Two Weeks in Review, 28 September – 11 October 2020

Written by

EJIL: The Podcast! 

Episode 5 “Breaking Bad – in a Specific and Limited Way” was released. In this episode Dapo Akande, Marko Milanovic, Sarah Nouwen, and Philippa Webb consider current levels of respect for international law in the UK at the moment and analyse the Internal Market Bill which is currently going through the UK Parliament.

You can subscribe to the podcast on Apple Podcasts, Spotify, Google Podcasts, or TuneIn.



 responded to an ongoing debate with Andreas J. Ullmann and Andreas von Staden in EJIL on the theoretical and methodological implications of attempts to evaluate the effectiveness of institutions. In this post Shikhelman focuses on three main topics: the possibility of bias in the dataset, issues regarding the construction of the dataset, and issues regarding levels of analysis.

and  wrote a series of posts on secondary economic sanctions (which affect relations between third states as well as target states). In their first post, Ruys and Ryngaert look at the permissibility of secondary sanctions under customary international law, in particular asking what types of sanctions engage, and possibly violate, the customary international law of jurisdiction. In their second post, they address ‘non-UN’ or ‘autonomous’ sanctions under multilateral and bilateral conventions such as those found in the WTO or IMF frameworks, and ask whether the US’ increasing ‘weaponization’ of the US dollar should, at the very least, cause IMF members to pause and rethink. Their final post addresses the availability of judicial mechanisms to contest the legality of secondary sanctions and the obstacles to these mechanisms. 

 examined the most recent inter-state application (Armenia v Azerbaijan) before the European Court of Human Rights. A once rarely used mechanism has just been engaged for the third in three months. Risini considers the background to the conflict, explaining the relevance of the enclave Nagorno-Karabakh to the dispute, and the value of Rule 39 interim measures that the Court has. 

 considered the rights of athletes that are affected by Rule 50 of the Olypmic Charter which prohibits any ‘kind of demonstration or political, religious or racial propaganda in any Olympic sites, venues or other areas’. Baglayan suggests there might be an effective avenue for redress with the OECD National Contact Points if this mechanism can provide a grievance procedure against the International Olympic Committee before the Swiss National Contact Point. 

 scrutinises the ideological function of ‘development’ in the context of Myanmar, questioning the understanding that development is an effective remedy for and a policy response to protracted ethnic conflicts in a state. Shahabuddin instead shows that ‘development’ as a strategy for peacebuilding often further marginalises vulnerable ethnic minorities, which leads to further ethnic tension and violence.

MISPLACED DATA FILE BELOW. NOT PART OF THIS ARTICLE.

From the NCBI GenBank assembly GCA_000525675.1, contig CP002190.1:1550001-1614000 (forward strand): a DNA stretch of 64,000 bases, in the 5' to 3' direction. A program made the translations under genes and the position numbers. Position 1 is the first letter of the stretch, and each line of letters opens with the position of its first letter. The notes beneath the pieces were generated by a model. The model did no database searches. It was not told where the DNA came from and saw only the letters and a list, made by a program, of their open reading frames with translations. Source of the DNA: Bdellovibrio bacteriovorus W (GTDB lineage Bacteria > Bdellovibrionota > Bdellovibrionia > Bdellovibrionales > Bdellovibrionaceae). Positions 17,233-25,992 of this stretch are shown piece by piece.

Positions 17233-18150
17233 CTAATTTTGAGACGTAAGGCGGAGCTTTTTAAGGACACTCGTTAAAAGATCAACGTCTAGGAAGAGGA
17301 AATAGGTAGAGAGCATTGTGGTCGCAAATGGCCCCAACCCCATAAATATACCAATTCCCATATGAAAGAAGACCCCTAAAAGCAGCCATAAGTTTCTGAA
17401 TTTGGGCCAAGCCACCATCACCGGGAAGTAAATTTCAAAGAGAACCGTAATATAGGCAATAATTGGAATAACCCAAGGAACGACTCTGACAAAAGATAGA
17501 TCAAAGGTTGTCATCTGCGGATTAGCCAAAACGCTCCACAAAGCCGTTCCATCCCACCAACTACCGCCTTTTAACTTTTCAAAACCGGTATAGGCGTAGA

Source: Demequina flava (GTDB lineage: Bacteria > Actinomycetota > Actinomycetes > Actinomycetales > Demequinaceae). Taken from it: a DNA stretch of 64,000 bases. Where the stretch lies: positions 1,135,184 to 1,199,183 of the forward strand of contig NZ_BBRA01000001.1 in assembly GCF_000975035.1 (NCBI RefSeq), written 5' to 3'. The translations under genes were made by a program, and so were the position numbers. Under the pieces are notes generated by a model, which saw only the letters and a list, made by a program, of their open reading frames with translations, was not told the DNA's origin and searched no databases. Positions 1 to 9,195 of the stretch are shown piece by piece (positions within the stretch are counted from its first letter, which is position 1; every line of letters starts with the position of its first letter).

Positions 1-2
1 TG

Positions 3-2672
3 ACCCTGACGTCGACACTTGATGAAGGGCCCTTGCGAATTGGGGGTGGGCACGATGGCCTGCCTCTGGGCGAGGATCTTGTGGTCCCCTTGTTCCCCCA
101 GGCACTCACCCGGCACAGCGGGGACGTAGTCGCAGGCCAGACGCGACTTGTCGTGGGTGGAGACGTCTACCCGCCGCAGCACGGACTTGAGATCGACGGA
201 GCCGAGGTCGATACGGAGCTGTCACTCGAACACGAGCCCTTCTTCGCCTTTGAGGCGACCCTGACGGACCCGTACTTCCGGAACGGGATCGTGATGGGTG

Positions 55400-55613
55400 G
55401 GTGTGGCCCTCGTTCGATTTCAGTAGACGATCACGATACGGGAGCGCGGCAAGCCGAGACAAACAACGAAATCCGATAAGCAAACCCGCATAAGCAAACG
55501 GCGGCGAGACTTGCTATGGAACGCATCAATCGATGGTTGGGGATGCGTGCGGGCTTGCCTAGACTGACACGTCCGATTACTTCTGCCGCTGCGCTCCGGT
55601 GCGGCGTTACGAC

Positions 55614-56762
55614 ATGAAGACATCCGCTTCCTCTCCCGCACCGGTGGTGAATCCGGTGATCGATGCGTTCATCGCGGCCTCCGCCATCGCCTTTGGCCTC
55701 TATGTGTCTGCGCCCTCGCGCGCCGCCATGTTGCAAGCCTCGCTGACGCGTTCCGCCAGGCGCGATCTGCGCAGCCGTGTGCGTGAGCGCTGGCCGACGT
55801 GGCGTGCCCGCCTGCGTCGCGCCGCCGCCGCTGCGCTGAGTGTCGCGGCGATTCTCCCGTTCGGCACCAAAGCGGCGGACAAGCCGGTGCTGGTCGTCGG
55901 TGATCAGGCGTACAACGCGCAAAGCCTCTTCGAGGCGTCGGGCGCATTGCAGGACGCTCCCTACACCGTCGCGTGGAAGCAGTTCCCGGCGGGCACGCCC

Rohingya camp in Bangladesh

Source: EU Civil Protection and Humanitarian Aid (

, and  discuss the Application made by six Portuguese children and young people against 33 member states of the Council of Europe about the ongoing and worsening impact climate change has on them. They discuss some of the central legal arguments made in this Application which relate to the presumption of responsibility for breach of the ECHR and the ‘misapplied’ narrow margin of appreciation applicable in climate change mitigation. They also justify why the Applicants filed their case directly with the ECtHR rather than exhausting domestic remedies. 

, in light of the recent Independent Expert Review of the International Criminal Court, questions the accountability of the Court in its governance structure and the workplace culture given recent reports of its ‘toxicity’ and the high burn out factor faced by staff. 

and  assess how UNCITRAL Working Group III on Investor-State Dispute Settlement Reform have approached the imbalance between rights and obligations under international investment law and state obligations under international human rights law. They consider some of the opportunities there are to ensure that the ISDS system addresses key legitimacy concerns, including with respect to human rights.

Finally, all events and other recent announcements can be found here.

Print Friendly, PDF & Email



No tags available

Leave a Comment

Comments for this post are closed